Loch Leven NNR - Health advice for blue-green algae bloom
We have seen great improvements in the water quality at Loch Leven over the past years, but blue-green algae (cyanobacteria) still pose health risks when they form blooms on the water surface in warm summer months. Blue-green algae are a high risk to public and animal health as they produce toxins that cause skin rashes and more severe symptoms if swallowed. Dogs are at particular risk as they often drink the water, or after swimming, lick the green scum off their coat. Severe symptoms can develop very rapidly in dogs, requiring vet treatment within minutes.
Potential health effects
- Skin rashes
- Eye irritations
- Vomiting and diarrhoea
- Fever and pains in muscles and joints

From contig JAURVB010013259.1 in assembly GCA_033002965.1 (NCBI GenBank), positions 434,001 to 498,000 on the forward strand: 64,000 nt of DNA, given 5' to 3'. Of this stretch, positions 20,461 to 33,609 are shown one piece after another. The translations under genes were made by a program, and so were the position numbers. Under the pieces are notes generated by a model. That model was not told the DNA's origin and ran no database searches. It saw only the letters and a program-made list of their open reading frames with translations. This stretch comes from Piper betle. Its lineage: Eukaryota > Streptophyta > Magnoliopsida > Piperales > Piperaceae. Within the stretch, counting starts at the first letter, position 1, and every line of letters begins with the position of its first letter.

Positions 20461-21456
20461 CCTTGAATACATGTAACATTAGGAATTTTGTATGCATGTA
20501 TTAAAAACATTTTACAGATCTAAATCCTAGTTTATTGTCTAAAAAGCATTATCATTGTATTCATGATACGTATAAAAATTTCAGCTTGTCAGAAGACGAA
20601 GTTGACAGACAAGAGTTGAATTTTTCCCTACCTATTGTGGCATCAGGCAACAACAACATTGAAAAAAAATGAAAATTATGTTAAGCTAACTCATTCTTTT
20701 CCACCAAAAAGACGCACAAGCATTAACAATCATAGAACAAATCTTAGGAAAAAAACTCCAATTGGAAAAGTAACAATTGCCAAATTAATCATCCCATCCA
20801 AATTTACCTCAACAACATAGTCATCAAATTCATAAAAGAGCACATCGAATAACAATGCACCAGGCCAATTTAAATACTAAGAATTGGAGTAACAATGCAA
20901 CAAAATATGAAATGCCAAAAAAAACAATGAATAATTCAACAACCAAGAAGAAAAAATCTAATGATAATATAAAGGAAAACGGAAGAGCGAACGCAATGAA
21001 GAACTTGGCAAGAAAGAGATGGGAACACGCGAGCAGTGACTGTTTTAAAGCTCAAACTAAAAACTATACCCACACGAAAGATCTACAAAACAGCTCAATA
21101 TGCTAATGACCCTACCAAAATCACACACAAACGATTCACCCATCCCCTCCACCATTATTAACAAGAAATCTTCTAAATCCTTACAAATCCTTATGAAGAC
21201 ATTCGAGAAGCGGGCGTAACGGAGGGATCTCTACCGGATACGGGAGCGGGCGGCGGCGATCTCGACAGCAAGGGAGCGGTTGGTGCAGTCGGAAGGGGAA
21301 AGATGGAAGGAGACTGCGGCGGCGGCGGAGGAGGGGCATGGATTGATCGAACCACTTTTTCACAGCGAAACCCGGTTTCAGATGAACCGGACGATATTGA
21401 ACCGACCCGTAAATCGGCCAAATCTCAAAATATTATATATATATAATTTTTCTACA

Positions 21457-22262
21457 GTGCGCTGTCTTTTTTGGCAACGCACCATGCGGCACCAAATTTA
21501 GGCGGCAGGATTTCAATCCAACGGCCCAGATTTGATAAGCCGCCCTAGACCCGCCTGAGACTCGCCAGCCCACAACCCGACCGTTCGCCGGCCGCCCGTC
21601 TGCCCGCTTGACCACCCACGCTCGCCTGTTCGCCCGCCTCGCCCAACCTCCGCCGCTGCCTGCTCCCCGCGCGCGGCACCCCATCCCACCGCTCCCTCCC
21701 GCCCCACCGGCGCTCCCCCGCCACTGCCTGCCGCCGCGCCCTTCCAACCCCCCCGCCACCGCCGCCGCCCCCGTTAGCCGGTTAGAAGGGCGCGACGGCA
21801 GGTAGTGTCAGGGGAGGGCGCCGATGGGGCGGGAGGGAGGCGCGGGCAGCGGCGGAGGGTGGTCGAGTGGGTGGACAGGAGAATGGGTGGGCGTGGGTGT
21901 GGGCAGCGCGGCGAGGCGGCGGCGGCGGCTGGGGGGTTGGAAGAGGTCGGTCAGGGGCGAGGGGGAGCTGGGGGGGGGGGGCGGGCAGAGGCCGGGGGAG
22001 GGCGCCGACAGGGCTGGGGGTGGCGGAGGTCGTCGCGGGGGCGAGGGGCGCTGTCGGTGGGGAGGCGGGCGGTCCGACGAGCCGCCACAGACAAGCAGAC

Keep safe around a bloom
- Keep children and dogs away from the water
- Keep dogs on a lead
- Carry a bottle of water for your dog to drink and use it to wash off any scum
How can I recognise a blue-green algae bloom?
Blue-green algae first develop as small green particles of 1–2 mm . If the bloom continues it can develop into more obvious green or turquoise wispy scum on the water surface [2–3].
How can you report a bloom?
If warning signs are not already displayed, you can contact the following if you suspect a bloom at Loch Leven: Environmental Health, Perth and Kinross Council, Tel: 01738 476476, Email: [email protected]. They work closely alongside SEPA, NatureScot, Loch Leven Fisheries and UKCEH, to assess any action required. You can also use the Bloomin’ Algae phone app to report a bloom and send in a photo for checking (see link below).